There are two narratives concerning the Delta variant of the Covid virus in the state of Idaho. Idaho is the second least vaccinated state in the country. The state's largest outdoor gathering, the home opener for Boise State Football, is happening this Friday while the state's healthcare system is at its breaking point.

Idaho is one of three states that will now receive help fighting Covid from the US Navy, reports ABC News. The situation is so dire in Idaho that ABC News sent national correspondent Kaylee Hartung to Boise to cover the story from Idaho. Her story about Idaho struggling with healthcare was one of the top stories on Good Morning America this morning and was the A block on World News Tonight with David Murr.

Hartung spent her day around the EMS and hospitals in Boise covering the challenge ICU workers face daily.  She spoke with Shawn Rayne, Ada County Chief Paramedic, on camera.  He told her, "this Covid virus has been kinda like a really long mass causality incident.  It just goes on and on and on.  It's been definitely tough on my people"  Doctors tell ABC News that close to all of their ICU patients aren't vaccinated.

Doctor Meghan McInerny, Pulmonologist and ICU Director shared her concerns with Hartung, "we don't have enough staff, nurses are leaving because they're burned out and we simply don't have enough people we don't have the manpower to take care of these patients."

Last year, Governor Little and the health districts restricted access to large venues.  The state was not in the crisis that it is today.  Will state leaders allow large events like Friday's home opener to go on?  Apparently so, Bronco fans will be required to mask up for the game against UTEP.  However, how effective of protection will the masks provide in such a large setting?  You can watch the World News Tonight story below.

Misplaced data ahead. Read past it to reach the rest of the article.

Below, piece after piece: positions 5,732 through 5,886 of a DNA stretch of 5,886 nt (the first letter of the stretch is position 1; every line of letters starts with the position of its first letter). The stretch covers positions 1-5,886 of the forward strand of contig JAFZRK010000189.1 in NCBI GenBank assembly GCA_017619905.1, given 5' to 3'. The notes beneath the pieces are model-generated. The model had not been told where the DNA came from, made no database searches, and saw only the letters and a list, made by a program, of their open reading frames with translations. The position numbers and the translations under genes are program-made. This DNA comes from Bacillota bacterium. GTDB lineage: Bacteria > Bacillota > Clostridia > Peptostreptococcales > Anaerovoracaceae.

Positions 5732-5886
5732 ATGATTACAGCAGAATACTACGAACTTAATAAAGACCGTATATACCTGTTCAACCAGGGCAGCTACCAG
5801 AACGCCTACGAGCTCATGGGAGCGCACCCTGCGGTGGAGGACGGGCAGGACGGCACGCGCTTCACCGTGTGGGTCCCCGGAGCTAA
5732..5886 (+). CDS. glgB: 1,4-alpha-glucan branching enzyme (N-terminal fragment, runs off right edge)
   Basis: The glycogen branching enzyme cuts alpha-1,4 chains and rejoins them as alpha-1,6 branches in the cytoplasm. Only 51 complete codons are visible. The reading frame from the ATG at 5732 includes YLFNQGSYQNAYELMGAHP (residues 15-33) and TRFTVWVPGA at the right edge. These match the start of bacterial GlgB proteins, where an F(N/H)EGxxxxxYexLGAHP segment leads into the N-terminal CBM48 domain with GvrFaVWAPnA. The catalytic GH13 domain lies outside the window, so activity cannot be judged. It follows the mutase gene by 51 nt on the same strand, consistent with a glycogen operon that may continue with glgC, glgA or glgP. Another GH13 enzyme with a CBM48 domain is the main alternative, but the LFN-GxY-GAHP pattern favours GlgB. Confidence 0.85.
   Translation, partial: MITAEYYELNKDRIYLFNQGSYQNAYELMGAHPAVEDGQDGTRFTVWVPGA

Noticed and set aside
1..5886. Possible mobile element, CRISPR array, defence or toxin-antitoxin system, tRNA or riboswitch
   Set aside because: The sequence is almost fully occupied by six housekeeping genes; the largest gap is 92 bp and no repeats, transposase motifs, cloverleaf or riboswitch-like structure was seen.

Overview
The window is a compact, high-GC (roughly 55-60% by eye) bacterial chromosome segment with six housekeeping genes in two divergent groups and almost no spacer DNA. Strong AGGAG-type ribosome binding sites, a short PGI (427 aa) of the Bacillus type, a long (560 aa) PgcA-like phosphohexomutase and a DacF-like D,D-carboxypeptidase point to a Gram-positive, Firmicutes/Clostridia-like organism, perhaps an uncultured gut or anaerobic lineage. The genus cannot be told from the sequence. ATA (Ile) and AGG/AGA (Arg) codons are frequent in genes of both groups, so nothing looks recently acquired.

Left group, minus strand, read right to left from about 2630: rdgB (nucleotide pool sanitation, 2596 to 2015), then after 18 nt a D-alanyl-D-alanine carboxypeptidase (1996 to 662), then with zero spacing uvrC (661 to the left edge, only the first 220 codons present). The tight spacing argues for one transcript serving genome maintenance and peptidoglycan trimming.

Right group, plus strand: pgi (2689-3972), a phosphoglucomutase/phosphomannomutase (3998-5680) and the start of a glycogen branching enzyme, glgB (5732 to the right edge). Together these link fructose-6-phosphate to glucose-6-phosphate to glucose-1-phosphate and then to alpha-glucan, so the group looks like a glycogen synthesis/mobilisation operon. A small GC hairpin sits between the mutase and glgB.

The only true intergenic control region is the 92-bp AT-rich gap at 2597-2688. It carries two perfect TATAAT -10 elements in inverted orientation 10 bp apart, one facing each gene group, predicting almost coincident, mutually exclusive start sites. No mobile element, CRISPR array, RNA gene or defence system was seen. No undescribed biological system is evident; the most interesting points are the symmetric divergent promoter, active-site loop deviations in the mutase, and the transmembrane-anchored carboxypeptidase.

Doctor Mark Nassir, president of Saint Alphonsus, told KTVB "the ability to enforce the wearing of masks or keeping a distance when you're gathering that many people in a small space would be very difficult."  Boise State told KTVB that they have been proactive in exceeding current local guidelines.

Are there current guidelines?  There doesn't appear to be any guidelines except don't get sick because the hospitals are over capacity.  If ABC News is covering the restrictions of care for Idahoans, why isn't anyone involved in the state's health and welfare department saying it could be time to rethink these large gatherings?

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